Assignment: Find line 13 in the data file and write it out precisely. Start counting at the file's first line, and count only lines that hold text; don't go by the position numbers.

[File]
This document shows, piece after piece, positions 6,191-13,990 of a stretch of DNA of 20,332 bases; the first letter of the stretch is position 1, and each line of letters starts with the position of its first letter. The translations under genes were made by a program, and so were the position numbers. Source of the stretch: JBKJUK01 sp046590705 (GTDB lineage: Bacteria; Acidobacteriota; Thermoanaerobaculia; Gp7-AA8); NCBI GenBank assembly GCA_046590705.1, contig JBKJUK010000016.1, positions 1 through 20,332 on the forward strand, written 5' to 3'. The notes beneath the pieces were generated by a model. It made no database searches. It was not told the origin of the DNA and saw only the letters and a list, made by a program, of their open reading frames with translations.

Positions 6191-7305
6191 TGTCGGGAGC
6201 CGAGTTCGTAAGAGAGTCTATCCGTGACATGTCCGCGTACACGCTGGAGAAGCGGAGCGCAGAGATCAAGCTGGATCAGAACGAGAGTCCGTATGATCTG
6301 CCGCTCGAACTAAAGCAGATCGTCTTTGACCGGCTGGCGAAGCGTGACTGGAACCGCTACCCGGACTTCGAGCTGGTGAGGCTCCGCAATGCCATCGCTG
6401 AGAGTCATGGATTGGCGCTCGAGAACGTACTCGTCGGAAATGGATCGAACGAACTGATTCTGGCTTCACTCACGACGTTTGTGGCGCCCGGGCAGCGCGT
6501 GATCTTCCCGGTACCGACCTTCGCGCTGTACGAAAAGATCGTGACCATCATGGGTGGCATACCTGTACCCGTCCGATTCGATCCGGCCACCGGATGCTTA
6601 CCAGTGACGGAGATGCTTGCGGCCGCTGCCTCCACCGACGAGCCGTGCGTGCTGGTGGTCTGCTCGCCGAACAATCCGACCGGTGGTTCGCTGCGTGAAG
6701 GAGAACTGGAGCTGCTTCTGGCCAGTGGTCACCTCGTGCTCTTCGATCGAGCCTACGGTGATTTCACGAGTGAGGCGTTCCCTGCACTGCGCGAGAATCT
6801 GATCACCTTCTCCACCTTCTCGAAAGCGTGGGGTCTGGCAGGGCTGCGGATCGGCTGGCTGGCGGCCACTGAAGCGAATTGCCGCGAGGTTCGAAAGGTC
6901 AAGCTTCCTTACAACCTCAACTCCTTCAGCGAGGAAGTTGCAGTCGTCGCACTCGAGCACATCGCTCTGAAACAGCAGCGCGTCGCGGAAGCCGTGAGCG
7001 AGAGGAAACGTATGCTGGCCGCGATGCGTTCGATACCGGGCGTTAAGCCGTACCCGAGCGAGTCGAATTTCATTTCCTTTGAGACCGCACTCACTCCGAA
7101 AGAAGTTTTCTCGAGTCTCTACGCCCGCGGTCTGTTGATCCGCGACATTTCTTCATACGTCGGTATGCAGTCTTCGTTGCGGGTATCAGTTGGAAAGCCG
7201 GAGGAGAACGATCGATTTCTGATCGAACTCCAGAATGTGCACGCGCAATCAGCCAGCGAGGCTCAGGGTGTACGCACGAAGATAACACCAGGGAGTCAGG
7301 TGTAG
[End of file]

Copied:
7101 AGAAGTTTTCTCGAGTCTCTACGCCCGCGGTCTGTTGATCCGCGACATTTCTTCATACGTCGGTATGCAGTCTTCGTTGCGGGTATCAGTTGGAAAGCCG